Section 8-12-7

Registrability.

(a) A mark by which the goods, services, or business of any applicant for registration may be distinguished from the goods, services, or business of others shall not be registered if it:

(1) Consists of or comprises immoral, deceptive, or scandalous matter;

(2) Consists of or comprises matter which may disparage or falsely suggest a connection with a person, living or dead, institutions, beliefs, or national symbols, or bring them into contempt or disrepute;

(3) Consist of or comprises the flag or coat of arms or other insignia of the United States, of any state or municipality or of any foreign nation, or any simulation thereof;

(4) Consists of, comprises or includes the name, signature, or portrait of any living individual, except with his written consent;

(5) Consists of a mark which:

a. When applied to the goods, services, or business of the applicant, is merely descriptive or deceptively misdescriptive of them; or
b. When applied to the goods, services, or business of the applicant is primarily geographically descriptive or deceptively misdescriptive of them; or
c. Is primarily merely a surname;
provided, however, that nothing in this subdivision shall prevent the registration of a mark used in this state by the applicant which has become distinctive of the applicant's goods, services, or business. The Secretary of State may accept as evidence that the mark has become distinctive, as applied to the applicant's goods, services, or business, proof of continuous use thereof as a mark by the applicant in this state or elsewhere for the five years next preceding the date of the filing of the application for registration; or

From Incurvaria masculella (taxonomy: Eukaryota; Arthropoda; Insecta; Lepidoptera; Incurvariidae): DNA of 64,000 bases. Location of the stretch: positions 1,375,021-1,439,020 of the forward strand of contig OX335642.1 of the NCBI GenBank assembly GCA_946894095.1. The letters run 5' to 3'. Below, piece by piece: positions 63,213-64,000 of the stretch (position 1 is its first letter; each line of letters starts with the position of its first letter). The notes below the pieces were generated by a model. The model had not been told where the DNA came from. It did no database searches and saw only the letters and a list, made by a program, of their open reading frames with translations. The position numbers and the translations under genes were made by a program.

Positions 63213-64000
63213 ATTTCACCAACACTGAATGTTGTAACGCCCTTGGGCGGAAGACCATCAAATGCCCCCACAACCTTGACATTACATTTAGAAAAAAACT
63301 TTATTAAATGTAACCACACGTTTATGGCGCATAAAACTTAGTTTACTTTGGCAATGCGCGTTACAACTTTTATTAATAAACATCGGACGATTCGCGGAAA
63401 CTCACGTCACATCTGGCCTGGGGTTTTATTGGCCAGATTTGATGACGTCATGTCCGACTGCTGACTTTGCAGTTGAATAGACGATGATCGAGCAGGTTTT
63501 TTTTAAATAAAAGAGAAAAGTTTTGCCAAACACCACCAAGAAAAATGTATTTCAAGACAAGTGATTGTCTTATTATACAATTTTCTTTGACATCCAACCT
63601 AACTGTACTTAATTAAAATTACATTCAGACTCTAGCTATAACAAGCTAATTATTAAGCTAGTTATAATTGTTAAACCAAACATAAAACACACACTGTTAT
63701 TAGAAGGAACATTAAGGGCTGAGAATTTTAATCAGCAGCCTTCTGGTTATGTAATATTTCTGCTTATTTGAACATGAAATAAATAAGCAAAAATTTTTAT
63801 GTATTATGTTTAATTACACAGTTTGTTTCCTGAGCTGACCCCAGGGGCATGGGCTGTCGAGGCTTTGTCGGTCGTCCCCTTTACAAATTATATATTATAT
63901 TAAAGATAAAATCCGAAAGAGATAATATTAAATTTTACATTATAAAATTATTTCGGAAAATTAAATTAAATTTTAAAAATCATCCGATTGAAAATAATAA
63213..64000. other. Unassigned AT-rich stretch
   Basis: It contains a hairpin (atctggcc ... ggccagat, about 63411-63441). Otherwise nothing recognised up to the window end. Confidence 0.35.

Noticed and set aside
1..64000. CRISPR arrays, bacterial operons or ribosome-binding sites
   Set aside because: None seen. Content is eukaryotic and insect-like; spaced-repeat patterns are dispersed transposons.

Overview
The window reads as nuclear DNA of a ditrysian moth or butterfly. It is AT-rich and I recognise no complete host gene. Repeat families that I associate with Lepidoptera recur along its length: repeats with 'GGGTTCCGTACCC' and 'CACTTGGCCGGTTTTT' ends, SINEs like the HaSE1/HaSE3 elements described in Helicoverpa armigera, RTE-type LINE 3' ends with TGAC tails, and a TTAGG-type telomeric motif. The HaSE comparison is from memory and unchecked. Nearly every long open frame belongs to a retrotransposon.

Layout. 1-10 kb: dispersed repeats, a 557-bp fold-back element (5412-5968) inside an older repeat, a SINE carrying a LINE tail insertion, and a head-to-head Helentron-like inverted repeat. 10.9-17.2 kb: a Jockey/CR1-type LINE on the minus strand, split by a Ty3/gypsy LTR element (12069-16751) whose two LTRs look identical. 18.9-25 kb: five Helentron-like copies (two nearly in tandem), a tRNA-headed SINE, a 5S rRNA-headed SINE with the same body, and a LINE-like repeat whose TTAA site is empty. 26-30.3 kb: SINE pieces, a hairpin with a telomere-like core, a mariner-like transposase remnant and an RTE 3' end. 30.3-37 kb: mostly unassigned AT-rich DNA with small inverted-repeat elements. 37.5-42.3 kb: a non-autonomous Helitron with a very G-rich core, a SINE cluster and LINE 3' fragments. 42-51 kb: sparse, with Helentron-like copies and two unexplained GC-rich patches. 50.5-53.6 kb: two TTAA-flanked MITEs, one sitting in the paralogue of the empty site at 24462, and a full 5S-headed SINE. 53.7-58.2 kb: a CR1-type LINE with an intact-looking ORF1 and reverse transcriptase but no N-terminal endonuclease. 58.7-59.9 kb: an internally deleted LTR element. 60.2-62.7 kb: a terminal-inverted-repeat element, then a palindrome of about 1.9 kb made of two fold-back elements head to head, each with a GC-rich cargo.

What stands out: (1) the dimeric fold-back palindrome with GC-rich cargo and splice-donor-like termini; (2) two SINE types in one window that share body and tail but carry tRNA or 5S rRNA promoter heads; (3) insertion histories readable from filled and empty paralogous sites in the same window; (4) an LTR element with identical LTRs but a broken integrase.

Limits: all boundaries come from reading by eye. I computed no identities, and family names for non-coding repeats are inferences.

(6) Consists of or comprises a mark which so resembles a mark registered in this state or a mark previously used in this state by another and not abandoned, as to be likely, where applied to the goods, services, or business of the applicant, to cause confusion or mistake or to deceive. Such a mark may be registered when the prior registrant or assignee, or the previous user of the mark gives his written consent, and the parties identify by affidavit their respective separate geographic markets and state that neither plans to expand into the other's market.

(b) Neither the issuance of a certificate of incorporation to a domestic corporation or a certificate of authority to a foreign corporation or a certificate of registration to a foreign limited partnership, nor the reservation or registration of a corporate name bestows any rights of ownership in a mark, and the issuance to another of a certificate of incorporation, a certificate of authority, a certificate of registration of a foreign limited partnership, a certificate of reservation of corporate name, or a certificate of registration of corporate name shall not serve as the basis for refusing registration of a mark.

(Acts 1980, No. 80-166, p. 236, §2; Acts 1988, 1st Ex. Sess., No. 88-924, p. 526, §1.)